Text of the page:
For those of you who haven’t been able to keep track of the most notable social media news of the week, not to worry. Here are my top 5 picks of the week:
Egypt & the Internet
Reports (like this one) have been coming in the past few days that Egypt’s government has censored the Internet. Last night, it appears that the government shut down the majority of Egypt’s Internet service. This is thought to be in reaction to the massive street protests over President Hosni Mubarak’s rule that have been spreading virally through Facebook, YouTube, Twitter, and SMS. It is reported that the most major social media channels have been blocked, cell towers have been deactivated, and Internet service has been taken away.
Facebook is amping up security by introducing social Captchas. So, instead of having to type in the warped letters (that sometimes make pretty awesome fake band names: http://twitter.com/#!/captchaband) as a security measure before posting, you will have to identify the name of a Facebook friend from a photo of them. As Facebook says, “We will show you a few pictures of your friends and ask you to name the person in those photos. Hackers halfway across the world might know your password, but they don’t know who your friends are.”
Old Spice Man Is Back
The Old Spice Man is back. He released a new video this week, which already has over 400,000 views, alerting fans that new Old Spice videos are on the way. For the next spot, Old Spice will be searching for a superfan to release the video through. As Mashable reported, “…the video will be e-mailed to one superfan sometime in the next couple of weeks, but well before the ad breaks on February 7, the day after the Super Bowl. The Procter & Gamble brand will not be advertising during the game…” Welcome back to the man who smells like a man, man.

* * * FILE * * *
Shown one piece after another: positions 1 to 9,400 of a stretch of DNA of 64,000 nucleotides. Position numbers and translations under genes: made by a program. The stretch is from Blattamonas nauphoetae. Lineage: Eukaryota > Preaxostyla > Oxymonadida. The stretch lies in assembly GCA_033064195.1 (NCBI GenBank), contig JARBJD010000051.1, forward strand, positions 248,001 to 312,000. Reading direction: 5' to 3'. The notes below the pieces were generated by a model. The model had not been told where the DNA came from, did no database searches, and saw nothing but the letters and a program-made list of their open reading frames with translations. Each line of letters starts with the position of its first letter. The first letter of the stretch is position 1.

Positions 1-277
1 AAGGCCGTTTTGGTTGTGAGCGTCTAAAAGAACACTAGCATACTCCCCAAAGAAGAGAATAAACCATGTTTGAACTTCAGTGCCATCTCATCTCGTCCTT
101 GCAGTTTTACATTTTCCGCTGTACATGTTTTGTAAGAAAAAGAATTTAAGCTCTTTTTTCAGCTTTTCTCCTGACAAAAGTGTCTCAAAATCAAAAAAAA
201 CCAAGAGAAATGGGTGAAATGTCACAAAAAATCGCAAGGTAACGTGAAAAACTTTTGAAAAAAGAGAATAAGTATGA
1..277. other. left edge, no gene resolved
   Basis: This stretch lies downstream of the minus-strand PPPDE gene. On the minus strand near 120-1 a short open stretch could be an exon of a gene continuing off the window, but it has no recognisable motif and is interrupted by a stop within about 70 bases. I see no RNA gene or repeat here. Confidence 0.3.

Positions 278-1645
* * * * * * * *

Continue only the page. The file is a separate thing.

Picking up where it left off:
LinkedIn Goes Public
LinkedIn is going public! This week, LinkedIn filed the initial public offering (IPO) paperwork. The price, date for the offering, and number of shares has yet to be disclosed. However, the corporation is hoping that selling public stock will raise them over $175 million dollars. To learn more about LinkedIn’s financials and their IPO plans, See this article.
This week, Tweetdeck unveiled deck.ly, a platform that allows users to post more than 140 characters to Twitter. Apparently, Tweetdeck users have been requesting this for a while:
“From day one [of Tweetdeck], it was one of the things almost everyone was screaming about,” says Mr Dodsworth. “I’ve been very protective of the fact that [140 characters] is a platform limitation of the services we sit on top of and we have to have an element of respect for that. Going around that core tenet of Twitter could be a sensitive move. We don’t know how they feel about it. But we are tailoring to an audience that wants functionality the general user of Twitter doesn’t care about.” (Via FT Techhub blog)